Madder Extract | Rubia Tinctorum L.
How to Dye with Madder
Madder Extract | Rubia Tinctorum L.
Madder Extract | Rubia Tinctorum L.
  • Load image into Gallery viewer, Madder Extract | Rubia Tinctorum L.
  • Load image into Gallery viewer, How to Dye with Madder
  • Load image into Gallery viewer, Madder Extract | Rubia Tinctorum L.
  • Load image into Gallery viewer, Madder Extract | Rubia Tinctorum L.

Madder Extract | Rubia Tinctorum L.

Regular price
$25.00 USD
Sale price
$25.00 USD
Regular price
Sold out
Unit price
Shipping calculated at checkout.

Madder extract 

 Water-based extracts. 

Scientific Name:  Rubia Tinctorum 

Madder is a perennial plant with evergreen leaves and yellow flowers that is cultivated for its long roots from which the dye is made.  The plants should be at least three years old before their roots, containing the active compound, alizarin, are harvested.  Whilst it is most famous for its red colours, it is possible, by using a variety of techniques, for yellow, orange, red, coral, pink and purple shades to be obtained from our madder powder.

How madder powder is produced:

Our madder powder originates from the Aegean region.  Unlike in concentrated farming, our madder is grown and collected by local experts in a number of different villages, each farmer harvesting the roots carefully to maintain the crop for future years.  After careful checking, the roots are left to dry naturally and are washed and powdered by us here at themazi.

Historical use of madder:

Madder is one of the earliest known dyestuffs.  It was used in ancient Egypt, with evidence of madder-dyed cloth having been found in the wrappings of mummies.  Archaeological evidence of its use has been found in Libya (5th century BCE), India (3rd century BCE), ancient Greece and Rome, and Viking excavations in northern Europe.  In more recent history, the multi-step Turkey Red process was used to dye textiles, taking up to 25 days and involving the use of ash, sheep’s dung, rancid olive oil, tannins, alum and sheep’s blood.  In the 1860s, alizarin was produced synthetically, leading to the decline in the use of madder in the textile industry.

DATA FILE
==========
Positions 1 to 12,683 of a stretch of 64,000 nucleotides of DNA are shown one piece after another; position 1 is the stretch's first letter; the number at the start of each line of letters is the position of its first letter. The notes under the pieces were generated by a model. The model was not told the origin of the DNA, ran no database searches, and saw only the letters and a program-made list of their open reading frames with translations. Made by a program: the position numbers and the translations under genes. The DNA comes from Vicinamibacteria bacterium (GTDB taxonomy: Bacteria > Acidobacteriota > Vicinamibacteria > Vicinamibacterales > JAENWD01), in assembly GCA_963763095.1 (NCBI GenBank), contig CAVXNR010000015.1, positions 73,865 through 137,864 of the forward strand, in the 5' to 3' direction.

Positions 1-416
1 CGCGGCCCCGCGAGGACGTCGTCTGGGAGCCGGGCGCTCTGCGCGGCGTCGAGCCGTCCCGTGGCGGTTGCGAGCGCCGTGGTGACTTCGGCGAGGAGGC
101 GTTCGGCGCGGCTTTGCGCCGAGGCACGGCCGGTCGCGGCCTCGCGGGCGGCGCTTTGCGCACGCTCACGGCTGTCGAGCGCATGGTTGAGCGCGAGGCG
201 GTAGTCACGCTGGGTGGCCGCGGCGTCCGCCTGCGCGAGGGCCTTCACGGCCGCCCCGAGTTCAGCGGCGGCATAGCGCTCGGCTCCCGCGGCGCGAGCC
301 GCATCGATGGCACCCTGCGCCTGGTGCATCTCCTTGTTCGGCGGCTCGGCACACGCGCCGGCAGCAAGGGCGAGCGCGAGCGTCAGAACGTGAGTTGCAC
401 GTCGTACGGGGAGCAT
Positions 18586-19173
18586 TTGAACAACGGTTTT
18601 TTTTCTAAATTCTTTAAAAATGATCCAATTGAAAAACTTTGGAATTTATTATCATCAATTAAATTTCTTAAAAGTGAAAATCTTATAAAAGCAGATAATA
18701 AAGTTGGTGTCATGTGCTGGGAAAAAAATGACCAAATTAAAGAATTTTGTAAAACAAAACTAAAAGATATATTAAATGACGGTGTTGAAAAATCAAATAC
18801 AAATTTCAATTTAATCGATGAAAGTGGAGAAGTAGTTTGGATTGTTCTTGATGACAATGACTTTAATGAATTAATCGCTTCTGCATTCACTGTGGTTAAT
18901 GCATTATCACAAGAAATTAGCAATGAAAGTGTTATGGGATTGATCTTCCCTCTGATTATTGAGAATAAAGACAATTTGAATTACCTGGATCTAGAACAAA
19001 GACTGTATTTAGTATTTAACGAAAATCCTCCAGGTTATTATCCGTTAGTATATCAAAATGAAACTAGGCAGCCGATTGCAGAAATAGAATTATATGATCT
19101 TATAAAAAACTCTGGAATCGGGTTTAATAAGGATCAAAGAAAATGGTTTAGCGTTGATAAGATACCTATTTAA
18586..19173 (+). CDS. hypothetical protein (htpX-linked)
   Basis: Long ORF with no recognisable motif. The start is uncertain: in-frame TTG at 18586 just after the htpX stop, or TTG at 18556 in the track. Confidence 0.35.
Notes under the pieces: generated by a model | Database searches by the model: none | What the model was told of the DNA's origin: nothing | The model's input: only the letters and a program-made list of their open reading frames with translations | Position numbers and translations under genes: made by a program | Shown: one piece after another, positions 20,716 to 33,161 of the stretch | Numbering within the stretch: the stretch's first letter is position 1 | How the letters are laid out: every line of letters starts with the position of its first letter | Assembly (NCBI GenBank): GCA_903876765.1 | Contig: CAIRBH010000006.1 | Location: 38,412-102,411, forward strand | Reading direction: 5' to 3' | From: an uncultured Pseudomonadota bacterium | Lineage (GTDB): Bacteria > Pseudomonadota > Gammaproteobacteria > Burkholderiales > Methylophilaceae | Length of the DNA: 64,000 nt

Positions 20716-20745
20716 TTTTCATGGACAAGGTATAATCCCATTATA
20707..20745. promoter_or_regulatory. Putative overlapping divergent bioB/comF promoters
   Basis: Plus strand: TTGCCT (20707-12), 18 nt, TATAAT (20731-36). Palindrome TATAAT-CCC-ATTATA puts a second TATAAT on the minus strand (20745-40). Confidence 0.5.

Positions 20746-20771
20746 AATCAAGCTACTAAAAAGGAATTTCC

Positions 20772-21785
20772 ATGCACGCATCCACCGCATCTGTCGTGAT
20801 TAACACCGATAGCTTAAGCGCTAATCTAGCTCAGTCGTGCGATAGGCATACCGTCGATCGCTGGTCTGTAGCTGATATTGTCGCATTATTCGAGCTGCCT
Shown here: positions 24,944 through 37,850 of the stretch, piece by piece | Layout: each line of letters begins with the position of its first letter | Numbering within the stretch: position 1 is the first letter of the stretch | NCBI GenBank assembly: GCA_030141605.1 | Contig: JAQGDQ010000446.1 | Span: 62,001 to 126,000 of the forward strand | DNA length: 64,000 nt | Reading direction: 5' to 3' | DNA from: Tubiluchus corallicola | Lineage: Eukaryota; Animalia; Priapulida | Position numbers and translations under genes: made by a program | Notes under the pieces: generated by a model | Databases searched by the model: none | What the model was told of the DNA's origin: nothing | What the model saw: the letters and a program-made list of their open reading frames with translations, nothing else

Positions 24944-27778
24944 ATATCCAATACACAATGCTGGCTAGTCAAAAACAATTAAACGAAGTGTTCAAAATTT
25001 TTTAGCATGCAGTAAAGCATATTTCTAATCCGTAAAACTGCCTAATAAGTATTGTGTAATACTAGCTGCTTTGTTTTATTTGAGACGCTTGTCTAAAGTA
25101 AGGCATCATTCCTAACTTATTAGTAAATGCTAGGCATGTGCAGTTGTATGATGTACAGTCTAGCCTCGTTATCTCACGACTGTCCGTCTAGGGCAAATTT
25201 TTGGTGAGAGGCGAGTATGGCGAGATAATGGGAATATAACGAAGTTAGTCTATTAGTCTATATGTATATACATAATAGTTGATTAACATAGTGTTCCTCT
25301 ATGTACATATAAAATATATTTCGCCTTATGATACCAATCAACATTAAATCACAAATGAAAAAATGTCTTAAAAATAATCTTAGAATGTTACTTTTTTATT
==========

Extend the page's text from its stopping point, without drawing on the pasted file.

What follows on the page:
How to dye with madder root powder:

Ensure your fiber/fabric has been properly scoured before use. Depending on the effects required, different mordants may be used.

You can read our blog on scouring and mordanting.

Use 100g madder powder to dye approximately 100g of fiber, for strong tones. Place the powder into a pan and cover with hot water from the tap/faucet, enough to ensure your fabric/fiber can be moved around easily for even uptake of the dye.  Bring the dyebath to 60-70 degrees celsius (140-160F) and maintain at this temperature for an hour.  Add your wet/damp fibers and keep the dyebath at 60-70 degrees celsius for a further hour. If you allow the temperature to get too high, you will get browner/duller colours.  Allow the dyebath to cool for several hours or overnight, stirring occasionally.  If the desired shades have not been reached, you can reheat and cool again.

To obtain more orangey shades, fibers/fabrics can be dipped in a citric acid solution or water with vinegar added after dyeing.  A dip in iron suphate solution will ‘sadden’ the colors.

A second use of the dyebath can often be made, which will result in paler shades than the first dyebath.  Simply reheat the bath and add more fibers/fabrics.  You may even find you can do a third batch.

Citric acid or white vinegar can be added to the spent dyebath, with more fibers/fabrics simmered in this for half an hour for yellow or peach shades.  Note that this dye is highly pH sensitive, so the color may change to pink on washing.

For mauve and purple colors, fibers can be mordanted first with iron sulphate, but if you want to dye reds as well, a portion of the original dyebath should be taken out and the iron-mordanted fibers processed separately to avoid iron contamination in the red dyebath.  Iron-mordanted fibers/fabric should be held at 60-70 degrees celsius as for reds.


Ceilidh has used our madder and she said: 

I discovered themazi’s natural dyes at the beginning of this year. It was the first time I dyed with madder and I was totally blown away by the colour I achieved. Super rich reds when used in conjunction with tannin and lovely salmon pinks when used with alum mordants alone.

Ceilidh is based in The south of France where she does natural dyeing for her brand Billynou and creates YouTube videos about natural dyeing with her partner Alex and daughter Billy.

How do we ship your order?

We ship our products worldwide. Once you enter your address, you can see the shipping cost to your country. We ship with express delivery which means we use TNT, UPS, or DHL carriers.

Please keep in mind that the shipping cost is calculated on the basis of weight including packaging, so it may be beneficial to order more than one product at a time.  You will pay the same shipping fee for 400g of products as for 100g.

Buying madder powder in bulk:

Please be aware that we also sell bulk quantities wholesale. We consider every order over 50kg as wholesale and we offer discounted prices.  To enquire about this, click here

Search: Buy madder powder | Natural dye | Botanical dye | Plant based dye | How to dye cotton | Red natural dye | Pink natural dye |Orange natural dye | Purple natural dye